Difference between revisions of "Lester Pearson"

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'''Lester Bowles Pearson''' was the 14th [[Prime Minister of Canada]]. He was born in [[Toronto]], [[Ontario]] on April 23, 1897, the son of Edwin Arthur Pearson and Annie Sarah Bowles, and served in the Canadian Army during [[World War I]], achieving the rank of Lieutenant.  He transferred to the Royal Flying Corps. (Canada did not have an Air Force until 1924.) It was in there he received the nickname "Mike", which would stick with him the rest of his life.
 
'''Lester Bowles Pearson''' was the 14th [[Prime Minister of Canada]]. He was born in [[Toronto]], [[Ontario]] on April 23, 1897, the son of Edwin Arthur Pearson and Annie Sarah Bowles, and served in the Canadian Army during [[World War I]], achieving the rank of Lieutenant.  He transferred to the Royal Flying Corps. (Canada did not have an Air Force until 1924.) It was in there he received the nickname "Mike", which would stick with him the rest of his life.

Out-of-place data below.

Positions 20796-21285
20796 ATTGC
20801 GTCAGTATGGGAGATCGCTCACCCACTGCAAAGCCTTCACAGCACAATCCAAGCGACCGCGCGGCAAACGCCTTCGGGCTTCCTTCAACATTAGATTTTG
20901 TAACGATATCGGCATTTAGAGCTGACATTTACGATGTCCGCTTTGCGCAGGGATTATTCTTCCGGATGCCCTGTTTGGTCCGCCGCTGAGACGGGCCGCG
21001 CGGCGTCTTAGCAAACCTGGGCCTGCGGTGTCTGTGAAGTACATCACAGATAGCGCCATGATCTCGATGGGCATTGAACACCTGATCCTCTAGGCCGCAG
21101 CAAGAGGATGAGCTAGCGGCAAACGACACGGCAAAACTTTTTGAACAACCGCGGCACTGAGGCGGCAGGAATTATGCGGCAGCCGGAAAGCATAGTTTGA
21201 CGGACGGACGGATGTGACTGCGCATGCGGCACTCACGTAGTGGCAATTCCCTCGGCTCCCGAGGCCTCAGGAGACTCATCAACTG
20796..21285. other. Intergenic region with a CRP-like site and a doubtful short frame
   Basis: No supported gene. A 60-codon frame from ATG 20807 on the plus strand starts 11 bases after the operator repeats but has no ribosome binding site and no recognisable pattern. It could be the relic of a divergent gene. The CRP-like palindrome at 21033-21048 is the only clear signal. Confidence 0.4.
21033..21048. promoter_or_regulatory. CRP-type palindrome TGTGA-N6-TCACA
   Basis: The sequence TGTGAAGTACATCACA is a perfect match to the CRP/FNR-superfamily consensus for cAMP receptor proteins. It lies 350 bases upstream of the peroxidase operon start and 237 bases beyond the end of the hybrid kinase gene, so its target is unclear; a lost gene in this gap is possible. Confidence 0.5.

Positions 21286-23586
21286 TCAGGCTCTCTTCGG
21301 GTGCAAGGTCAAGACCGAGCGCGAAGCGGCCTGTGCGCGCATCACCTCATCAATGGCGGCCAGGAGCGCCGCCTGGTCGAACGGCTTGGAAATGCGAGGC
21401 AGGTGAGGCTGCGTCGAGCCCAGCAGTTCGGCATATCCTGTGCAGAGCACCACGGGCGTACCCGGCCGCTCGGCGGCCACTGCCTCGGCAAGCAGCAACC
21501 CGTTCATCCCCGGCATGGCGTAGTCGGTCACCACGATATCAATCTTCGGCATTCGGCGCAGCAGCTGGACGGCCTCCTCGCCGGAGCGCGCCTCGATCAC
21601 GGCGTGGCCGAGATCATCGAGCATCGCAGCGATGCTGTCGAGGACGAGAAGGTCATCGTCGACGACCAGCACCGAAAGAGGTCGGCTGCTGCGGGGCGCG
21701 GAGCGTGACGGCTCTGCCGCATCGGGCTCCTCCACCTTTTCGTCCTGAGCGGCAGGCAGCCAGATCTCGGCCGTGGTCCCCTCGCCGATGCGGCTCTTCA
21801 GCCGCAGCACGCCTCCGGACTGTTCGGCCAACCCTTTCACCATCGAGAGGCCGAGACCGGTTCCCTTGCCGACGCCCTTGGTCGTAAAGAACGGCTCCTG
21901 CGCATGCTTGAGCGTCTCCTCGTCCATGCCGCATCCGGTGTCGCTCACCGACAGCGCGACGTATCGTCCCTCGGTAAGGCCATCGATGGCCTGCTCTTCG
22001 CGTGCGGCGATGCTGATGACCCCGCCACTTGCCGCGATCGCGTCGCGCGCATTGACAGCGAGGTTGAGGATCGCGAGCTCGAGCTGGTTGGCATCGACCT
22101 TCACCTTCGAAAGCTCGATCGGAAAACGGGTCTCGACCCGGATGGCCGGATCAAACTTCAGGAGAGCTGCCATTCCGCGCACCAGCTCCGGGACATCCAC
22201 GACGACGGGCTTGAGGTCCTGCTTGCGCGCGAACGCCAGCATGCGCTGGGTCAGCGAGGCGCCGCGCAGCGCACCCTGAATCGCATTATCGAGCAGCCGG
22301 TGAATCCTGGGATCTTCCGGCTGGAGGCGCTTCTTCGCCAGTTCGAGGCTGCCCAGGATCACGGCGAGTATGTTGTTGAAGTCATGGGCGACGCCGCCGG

Following the war Pearson became a history professor at the University of Toronto, and joined the foreign service in 1928.   He would be involved in the formation of NATO, and was Canada's ambassador to the first [[UN]] assemblies.  In 1956 Pearson worked to resolve the [[Suez Crisis]], avoiding a larger conflict through the creation of what would become the [[United Nations]] first peacekeeping force: For this he was awarded the 1957 [[Nobel Peace Prize]].  <ref>http://nobelprize.org/nobel_prizes/peace/laureates/1957/pearson-bio.html Lester Bowles Pearson - Biography</ref>
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Following the war, Pearson became a history professor at the University of Toronto, and joined the foreign service in 1928. He would be involved in the formation of NATO, and was Canada's ambassador to the first [[UN]] assemblies.  In 1956 Pearson worked to resolve the [[Suez Crisis]], avoiding a larger conflict through the creation of what would become the [[United Nations]]' first peacekeeping force: For this he was awarded the 1957 [[Nobel Peace Prize]].  <ref>http://nobelprize.org/nobel_prizes/peace/laureates/1957/pearson-bio.html Lester Bowles Pearson - Biography</ref>